6 of 6 people found the following review helpful
on 14 January 2001
Clear your head and fortify your soul with Scots writer Alan Spence's radiant little collection of technically daring and impeccable haiku poems, simultaneously charting the year's changes and the shifts in emotional weather that we are all subject to. Time will tell, but it looks set to join the very small club of artistic creations (see also "Memoirs of a Geisha," "Madame Butterfly") that triumphantly bridge east and west. Spence has a deep appreciation of the Zen aesthetic, which is blended with the lightest touches of wit and sometimes-mordant irony that is peculiarly Scottish.
the Zen garden/a crack in the wall/in exactly the right place
He has unerring judgement about concrete detail, sometimes just letting the wonderful thingness of things bleed into the reader's consciousness, other times squeezing whole histories into three lines. A deep well of delights that repays visit after visit.
4 of 4 people found the following review helpful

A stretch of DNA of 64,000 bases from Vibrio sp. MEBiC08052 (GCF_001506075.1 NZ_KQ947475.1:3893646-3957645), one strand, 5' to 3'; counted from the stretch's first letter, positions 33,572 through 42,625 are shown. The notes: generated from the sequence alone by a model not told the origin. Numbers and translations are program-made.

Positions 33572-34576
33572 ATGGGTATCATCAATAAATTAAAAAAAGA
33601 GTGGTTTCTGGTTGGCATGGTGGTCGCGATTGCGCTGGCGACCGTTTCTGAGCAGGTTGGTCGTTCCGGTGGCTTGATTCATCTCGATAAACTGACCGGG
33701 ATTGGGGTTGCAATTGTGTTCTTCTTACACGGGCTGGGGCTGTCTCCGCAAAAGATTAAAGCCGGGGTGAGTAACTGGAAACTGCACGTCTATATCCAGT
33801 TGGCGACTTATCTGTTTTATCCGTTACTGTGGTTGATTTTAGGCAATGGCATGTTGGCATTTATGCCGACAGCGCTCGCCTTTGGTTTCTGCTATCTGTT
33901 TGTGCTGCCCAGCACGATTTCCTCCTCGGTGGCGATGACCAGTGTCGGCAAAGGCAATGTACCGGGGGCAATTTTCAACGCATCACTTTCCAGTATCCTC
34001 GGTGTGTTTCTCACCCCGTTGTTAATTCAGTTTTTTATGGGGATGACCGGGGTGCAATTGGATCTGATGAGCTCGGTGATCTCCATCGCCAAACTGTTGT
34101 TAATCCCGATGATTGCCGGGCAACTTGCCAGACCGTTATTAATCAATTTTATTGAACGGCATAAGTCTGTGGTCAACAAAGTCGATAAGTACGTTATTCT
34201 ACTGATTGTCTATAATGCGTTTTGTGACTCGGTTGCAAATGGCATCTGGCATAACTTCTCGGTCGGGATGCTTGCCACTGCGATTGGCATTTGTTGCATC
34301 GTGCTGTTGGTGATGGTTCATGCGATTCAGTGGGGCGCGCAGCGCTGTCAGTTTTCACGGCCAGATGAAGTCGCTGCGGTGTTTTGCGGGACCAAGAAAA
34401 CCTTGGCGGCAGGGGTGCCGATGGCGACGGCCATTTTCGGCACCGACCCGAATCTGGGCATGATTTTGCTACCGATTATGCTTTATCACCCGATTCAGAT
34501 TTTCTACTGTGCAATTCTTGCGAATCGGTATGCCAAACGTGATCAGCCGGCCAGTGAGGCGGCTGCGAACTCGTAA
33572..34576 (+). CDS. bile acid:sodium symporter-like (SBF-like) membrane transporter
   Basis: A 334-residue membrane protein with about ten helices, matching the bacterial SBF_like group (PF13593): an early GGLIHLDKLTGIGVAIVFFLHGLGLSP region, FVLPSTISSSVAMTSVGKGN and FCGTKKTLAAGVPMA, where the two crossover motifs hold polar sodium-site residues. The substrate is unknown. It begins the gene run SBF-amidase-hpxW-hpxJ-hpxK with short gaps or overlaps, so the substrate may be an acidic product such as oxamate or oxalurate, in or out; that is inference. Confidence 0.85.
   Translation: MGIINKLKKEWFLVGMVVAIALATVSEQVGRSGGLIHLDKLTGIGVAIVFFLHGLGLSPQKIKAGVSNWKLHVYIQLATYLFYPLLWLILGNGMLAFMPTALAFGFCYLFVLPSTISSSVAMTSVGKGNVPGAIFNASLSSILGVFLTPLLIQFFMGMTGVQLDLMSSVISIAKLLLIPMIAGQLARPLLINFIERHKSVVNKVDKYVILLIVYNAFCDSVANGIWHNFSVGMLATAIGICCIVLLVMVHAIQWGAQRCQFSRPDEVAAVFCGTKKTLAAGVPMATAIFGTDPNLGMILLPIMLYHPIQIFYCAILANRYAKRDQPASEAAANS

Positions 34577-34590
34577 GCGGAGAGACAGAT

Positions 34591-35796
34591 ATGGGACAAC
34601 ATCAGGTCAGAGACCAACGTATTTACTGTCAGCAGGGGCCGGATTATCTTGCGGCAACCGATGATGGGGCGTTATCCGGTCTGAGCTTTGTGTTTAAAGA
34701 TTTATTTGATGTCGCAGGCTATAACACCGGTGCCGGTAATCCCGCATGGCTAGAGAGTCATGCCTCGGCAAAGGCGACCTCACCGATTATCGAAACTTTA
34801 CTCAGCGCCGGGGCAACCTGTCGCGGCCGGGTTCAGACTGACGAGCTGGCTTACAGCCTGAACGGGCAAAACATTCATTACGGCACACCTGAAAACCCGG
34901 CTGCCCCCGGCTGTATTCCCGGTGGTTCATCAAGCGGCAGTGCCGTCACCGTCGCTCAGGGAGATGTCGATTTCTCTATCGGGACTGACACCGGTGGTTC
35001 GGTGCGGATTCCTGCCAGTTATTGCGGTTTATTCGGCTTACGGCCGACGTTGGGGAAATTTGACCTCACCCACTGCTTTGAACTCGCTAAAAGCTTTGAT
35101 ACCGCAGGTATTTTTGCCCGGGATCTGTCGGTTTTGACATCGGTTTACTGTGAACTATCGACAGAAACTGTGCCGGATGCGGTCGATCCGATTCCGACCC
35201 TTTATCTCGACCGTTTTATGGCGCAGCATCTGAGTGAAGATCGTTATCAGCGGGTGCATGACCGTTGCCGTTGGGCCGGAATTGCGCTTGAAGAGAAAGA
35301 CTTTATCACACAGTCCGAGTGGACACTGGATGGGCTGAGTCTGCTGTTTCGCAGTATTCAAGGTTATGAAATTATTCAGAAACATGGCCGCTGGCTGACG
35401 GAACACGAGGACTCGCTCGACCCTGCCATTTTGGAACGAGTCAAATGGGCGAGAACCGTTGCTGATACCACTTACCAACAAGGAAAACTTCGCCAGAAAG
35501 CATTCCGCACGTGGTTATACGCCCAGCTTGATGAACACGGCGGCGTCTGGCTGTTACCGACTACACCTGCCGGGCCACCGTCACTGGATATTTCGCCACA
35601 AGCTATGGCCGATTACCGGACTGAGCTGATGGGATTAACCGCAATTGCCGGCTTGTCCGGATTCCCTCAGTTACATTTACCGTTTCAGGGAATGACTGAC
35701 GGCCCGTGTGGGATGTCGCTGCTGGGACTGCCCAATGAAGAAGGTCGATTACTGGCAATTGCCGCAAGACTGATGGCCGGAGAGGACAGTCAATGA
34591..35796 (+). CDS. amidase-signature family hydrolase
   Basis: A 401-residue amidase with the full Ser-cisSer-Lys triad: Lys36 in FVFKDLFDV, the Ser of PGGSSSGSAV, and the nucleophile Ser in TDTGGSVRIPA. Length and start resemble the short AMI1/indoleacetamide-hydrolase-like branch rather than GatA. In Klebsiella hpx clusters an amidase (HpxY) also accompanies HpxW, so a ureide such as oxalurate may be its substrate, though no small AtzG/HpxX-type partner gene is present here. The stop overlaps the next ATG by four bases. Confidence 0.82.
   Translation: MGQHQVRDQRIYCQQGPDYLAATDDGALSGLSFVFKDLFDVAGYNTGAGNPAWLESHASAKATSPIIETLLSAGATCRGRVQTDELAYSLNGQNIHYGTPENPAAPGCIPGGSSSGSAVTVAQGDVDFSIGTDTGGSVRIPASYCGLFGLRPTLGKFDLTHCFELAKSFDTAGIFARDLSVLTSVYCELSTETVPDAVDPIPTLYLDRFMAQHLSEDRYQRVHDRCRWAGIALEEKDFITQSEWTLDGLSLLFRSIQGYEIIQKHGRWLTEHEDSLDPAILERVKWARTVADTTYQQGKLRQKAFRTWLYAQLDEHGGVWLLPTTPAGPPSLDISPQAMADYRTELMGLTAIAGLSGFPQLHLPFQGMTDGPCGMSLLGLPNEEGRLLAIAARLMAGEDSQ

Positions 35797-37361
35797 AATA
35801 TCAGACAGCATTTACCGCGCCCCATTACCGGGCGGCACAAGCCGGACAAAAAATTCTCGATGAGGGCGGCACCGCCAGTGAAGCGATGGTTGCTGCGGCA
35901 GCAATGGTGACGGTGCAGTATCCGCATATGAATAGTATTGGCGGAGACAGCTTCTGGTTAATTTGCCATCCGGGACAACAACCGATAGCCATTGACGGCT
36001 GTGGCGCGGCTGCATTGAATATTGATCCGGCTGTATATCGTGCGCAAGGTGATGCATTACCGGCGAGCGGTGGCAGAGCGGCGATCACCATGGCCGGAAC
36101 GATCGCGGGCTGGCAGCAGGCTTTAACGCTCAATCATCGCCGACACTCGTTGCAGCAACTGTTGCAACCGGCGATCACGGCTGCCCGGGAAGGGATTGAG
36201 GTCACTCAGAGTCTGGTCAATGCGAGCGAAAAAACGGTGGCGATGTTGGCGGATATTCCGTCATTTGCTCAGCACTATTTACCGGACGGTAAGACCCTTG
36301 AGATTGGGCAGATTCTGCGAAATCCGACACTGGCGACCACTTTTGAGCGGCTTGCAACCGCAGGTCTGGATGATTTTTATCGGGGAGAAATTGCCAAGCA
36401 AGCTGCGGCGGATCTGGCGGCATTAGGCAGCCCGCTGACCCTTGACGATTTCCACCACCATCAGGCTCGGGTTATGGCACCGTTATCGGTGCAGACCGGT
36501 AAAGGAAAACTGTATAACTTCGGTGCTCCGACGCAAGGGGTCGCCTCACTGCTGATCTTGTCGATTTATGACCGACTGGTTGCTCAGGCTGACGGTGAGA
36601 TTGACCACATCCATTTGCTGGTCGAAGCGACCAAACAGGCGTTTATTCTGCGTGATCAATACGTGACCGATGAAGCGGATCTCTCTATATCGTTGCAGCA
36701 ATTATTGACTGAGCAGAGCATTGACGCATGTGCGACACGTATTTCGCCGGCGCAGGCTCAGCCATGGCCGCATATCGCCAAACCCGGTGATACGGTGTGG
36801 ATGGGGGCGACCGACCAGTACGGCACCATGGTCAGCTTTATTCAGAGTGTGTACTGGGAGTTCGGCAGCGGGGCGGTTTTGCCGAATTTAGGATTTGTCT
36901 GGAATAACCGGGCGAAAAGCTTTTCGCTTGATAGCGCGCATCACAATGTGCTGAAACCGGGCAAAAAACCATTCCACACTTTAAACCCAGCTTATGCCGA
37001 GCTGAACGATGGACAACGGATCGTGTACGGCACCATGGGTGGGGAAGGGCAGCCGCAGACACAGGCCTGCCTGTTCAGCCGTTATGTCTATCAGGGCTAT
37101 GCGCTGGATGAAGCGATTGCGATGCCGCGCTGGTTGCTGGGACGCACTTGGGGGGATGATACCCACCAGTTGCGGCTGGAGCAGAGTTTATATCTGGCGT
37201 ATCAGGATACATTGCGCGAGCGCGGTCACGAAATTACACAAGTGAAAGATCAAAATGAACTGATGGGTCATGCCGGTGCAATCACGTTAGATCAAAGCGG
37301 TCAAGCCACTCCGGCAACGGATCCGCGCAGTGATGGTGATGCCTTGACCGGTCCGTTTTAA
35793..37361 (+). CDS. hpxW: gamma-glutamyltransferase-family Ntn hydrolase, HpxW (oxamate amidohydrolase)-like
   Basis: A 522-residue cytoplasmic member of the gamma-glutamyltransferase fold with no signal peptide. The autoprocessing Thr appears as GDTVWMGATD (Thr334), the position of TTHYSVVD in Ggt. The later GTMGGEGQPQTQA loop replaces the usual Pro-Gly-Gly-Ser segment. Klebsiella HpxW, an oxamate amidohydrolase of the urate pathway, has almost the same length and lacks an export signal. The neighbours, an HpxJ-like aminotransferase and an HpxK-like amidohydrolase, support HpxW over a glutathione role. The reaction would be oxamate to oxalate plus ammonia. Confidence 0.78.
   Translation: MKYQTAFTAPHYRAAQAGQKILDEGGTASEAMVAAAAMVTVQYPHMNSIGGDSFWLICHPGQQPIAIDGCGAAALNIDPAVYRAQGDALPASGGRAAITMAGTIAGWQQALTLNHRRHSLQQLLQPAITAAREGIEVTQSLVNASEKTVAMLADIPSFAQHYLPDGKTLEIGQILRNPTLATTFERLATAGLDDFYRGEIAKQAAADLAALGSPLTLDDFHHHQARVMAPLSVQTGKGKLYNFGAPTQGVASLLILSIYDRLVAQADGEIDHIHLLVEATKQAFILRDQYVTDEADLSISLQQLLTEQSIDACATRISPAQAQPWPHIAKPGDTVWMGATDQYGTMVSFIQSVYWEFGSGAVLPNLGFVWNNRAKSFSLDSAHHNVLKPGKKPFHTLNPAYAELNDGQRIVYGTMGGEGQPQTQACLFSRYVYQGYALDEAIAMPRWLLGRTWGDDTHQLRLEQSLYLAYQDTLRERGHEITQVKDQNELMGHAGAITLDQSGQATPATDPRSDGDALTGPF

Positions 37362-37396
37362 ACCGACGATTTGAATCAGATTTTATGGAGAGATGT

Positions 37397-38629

on 22 June 2004
Having been introduced to Spence's work through his superlative short story collections, it was a joy to discover his poetry. Spence is a practicising buddhist, and spirituality runs like a rich vein through his writing. His poetry draws on eastern traditions, but often phrased in Glaswegian vernacular which not only adds to the often humorous content but also lends his work an accesibility to Scottish readers.
This little collection is an absolute gem of a book as Spence charts the course of the year through a series of haiku, his words throughout poised and elegant, chosen with scalpel precision.
I wouldn't say Spence is striving to reveal some great inner truth through his work; rather he's looking at the ordinary in a extraordinary way, like Blake finding Heaven in a wild flower. It's a short book, and you'll read it in quarter of an hour, but you'll return to it again and again.
2 of 2 people found the following review helpful
on 22 July 2004
Because this book is small, you can take it anywhere. Alan Spence was born in the Gorbals and is a practising Buddhist. His poems unite the Scottish aesthetic-if there is such a thing-with the Eastern aesthetic-ditto. He doesn't try and kid us he's Japanese, he's just himself, travelling to various places and through a year of his life, observing, meditating, being. Whether you're "into" poetry or whether you're not, I think you'll like this book. Unless you want an epic,of course.